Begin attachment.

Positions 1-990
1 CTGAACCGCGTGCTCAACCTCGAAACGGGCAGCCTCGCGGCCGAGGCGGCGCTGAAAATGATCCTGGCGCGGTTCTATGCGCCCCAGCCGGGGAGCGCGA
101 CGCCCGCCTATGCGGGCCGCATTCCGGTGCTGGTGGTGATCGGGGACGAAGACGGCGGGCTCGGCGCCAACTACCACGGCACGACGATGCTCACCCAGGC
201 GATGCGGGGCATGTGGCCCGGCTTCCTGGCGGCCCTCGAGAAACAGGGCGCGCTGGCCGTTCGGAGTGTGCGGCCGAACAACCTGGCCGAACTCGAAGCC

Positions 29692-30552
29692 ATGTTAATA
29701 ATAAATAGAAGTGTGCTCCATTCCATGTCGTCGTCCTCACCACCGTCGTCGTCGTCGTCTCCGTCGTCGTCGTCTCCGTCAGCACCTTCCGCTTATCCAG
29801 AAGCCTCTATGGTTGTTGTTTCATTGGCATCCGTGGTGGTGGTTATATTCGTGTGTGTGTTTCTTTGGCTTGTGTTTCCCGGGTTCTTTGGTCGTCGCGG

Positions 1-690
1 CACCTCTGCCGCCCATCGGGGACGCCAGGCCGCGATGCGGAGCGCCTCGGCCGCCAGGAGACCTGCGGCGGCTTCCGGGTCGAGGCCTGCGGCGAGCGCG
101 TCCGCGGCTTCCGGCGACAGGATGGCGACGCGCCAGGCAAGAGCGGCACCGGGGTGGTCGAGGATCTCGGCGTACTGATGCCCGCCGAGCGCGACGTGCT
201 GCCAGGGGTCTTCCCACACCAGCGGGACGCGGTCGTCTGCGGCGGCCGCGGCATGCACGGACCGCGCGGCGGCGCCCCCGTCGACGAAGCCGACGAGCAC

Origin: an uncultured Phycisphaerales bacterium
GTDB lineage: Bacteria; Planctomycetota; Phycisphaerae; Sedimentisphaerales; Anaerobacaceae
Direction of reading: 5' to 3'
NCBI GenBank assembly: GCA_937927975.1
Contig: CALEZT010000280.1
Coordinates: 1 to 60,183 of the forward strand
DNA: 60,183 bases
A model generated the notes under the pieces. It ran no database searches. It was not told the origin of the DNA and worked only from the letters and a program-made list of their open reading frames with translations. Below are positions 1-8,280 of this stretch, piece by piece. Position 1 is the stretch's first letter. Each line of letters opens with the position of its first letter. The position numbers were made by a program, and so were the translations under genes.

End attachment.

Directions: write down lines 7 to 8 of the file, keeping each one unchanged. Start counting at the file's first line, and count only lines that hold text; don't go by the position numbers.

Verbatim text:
29701 ATAAATAGAAGTGTGCTCCATTCCATGTCGTCGTCCTCACCACCGTCGTCGTCGTCGTCTCCGTCGTCGTCGTCTCCGTCAGCACCTTCCGCTTATCCAG
29801 AAGCCTCTATGGTTGTTGTTTCATTGGCATCCGTGGTGGTGGTTATATTCGTGTGTGTGTTTCTTTGGCTTGTGTTTCCCGGGTTCTTTGGTCGTCGCGG